It turns on how the people acted not if they acted. Actions should of been done in a way to minimise damage (that does not mean you don't act on issues, just not in a manner which causes more damage than necessary). Especially durring times like those.

Last edited by Phalanger; 7th Nov 2012 at 05:18.
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Old 7th Nov 2012, 06:18
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I thought the issue was first presented to CASA and/or DOTARS who promptly handballed it and as a result it was then written up as a defect because the LAMEs had nowhere else to go and were legally exposed if someone busted open the door in flight causing a security breach hence the delay between finding the defect and writing it up.

Last edited by neville_nobody; 7th Nov 2012 at 06:20.
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Old 7th Nov 2012, 06:22
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The judge got the sequence of events wrong. As soon as the defect was found it was reported. The previously known shimming fix was related to something else.

It is more like this. The judge decides he is going to rule one way. He then throws every reason he can even remotely think of into the decision to deter the losing party from appealing his finding.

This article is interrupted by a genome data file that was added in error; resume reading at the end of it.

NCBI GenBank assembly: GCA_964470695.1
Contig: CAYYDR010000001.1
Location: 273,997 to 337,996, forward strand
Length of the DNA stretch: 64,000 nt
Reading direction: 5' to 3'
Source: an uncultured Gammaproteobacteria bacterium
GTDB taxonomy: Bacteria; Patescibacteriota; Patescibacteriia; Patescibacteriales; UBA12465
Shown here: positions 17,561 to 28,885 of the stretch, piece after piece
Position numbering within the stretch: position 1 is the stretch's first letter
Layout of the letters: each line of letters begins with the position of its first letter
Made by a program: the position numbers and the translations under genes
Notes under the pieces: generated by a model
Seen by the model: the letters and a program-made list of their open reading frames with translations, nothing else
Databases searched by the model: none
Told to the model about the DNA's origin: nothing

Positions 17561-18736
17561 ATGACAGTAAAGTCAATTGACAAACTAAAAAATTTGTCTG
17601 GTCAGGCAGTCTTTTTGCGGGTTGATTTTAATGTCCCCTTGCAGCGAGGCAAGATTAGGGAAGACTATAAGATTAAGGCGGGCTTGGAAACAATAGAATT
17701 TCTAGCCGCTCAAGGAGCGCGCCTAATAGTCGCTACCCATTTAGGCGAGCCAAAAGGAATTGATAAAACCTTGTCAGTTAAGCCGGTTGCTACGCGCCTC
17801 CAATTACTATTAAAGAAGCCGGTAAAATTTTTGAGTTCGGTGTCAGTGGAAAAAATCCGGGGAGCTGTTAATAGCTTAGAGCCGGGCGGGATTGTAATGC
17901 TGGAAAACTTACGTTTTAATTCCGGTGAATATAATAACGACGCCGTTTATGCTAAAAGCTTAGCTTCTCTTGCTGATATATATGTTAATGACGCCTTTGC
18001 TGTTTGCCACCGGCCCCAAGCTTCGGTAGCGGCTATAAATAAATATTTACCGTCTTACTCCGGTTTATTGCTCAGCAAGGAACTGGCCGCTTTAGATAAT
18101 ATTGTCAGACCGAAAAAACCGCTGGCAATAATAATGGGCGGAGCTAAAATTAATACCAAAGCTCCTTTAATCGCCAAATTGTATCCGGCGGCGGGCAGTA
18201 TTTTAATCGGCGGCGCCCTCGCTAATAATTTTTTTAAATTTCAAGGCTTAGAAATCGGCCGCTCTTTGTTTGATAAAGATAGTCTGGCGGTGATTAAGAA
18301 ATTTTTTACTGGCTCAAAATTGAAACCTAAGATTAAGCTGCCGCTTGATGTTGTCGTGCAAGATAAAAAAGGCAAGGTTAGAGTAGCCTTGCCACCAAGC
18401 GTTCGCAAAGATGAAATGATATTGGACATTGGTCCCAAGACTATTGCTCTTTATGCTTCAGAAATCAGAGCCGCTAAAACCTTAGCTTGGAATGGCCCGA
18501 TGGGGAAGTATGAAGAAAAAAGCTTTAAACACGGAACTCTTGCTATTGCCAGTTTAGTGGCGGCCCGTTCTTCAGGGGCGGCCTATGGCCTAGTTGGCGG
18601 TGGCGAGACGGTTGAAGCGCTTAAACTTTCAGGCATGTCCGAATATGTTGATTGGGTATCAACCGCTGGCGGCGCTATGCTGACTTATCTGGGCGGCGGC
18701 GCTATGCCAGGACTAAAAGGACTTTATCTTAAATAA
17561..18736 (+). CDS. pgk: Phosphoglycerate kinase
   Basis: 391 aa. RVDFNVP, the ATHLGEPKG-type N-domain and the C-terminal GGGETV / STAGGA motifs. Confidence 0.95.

Not much good to come out of this though. It may be the catalyst for change to aviation laws though.
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Old 7th Nov 2012, 06:51
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Read the judgement. There is a length discussion on when they knew about the issue. There were too many issues with the story.
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Old 7th Nov 2012, 08:44
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What are the many issues with this story?
I though there was only one as LAME's.
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Old 7th Nov 2012, 23:37
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The issue was their stories changed in different declarations. They got to a point where they conflicted with paper evidence and work tasks which meant the judge had little reason to follow them.

Last edited by Phalanger; 7th Nov 2012 at 23:40.
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Old 8th Nov 2012, 10:32
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I think that it would not have gone to court anyway, if CASA had backed the LAMEs in the first place. CASA should get a bullet for allowing this to get so far. The latches were clearly defective. They had to be written up to get them replaced. There is no other avenue for the LAME to use. The LAME can't just wait for crew to raise defects, because they also are too scared to put pen to paper. This is a useless situation and it can't improve unless something changes
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Old 8th Nov 2012, 10:46
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This is a useless situation and it can't improve unless something changes
This is so true. Our whole industry is stuffed because of a useless Government and morally corrupt airline Executives.